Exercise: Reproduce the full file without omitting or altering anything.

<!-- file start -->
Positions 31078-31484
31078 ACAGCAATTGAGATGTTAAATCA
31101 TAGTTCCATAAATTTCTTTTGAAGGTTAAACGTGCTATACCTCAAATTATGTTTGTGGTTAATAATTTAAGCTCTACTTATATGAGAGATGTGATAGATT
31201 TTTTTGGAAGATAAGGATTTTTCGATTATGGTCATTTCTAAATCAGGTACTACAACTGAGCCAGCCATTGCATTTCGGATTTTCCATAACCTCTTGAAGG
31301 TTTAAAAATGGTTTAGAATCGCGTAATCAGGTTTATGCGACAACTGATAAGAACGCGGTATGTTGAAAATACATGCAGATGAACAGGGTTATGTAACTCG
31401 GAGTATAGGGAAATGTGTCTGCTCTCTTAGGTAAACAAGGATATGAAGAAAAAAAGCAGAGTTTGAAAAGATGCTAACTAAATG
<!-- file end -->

Positions 31078-31484
31078 ACAGCAATTGAGATGTTAAATCA
31101 TAGTTCCATAAATTTCTTTTGAAGGTTAAACGTGCTATACCTCAAATTATGTTTGTGGTTAATAATTTAAGCTCTACTTATATGAGAGATGTGATAGATT
31201 TTTTTGGAAGATAAGGATTTTTCGATTATGGTCATTTCTAAATCAGGTACTACAACTGAGCCAGCCATTGCATTTCGGATTTTCCATAACCTCTTGAAGG
31301 TTTAAAAATGGTTTAGAATCGCGTAATCAGGTTTATGCGACAACTGATAAGAACGCGGTATGTTGAAAATACATGCAGATGAACAGGGTTATGTAACTCG
31401 GAGTATAGGGAAATGTGTCTGCTCTCTTAGGTAAACAAGGATATGAAGAAAAAAAGCAGAGTTTGAAAAGATGCTAACTAAATG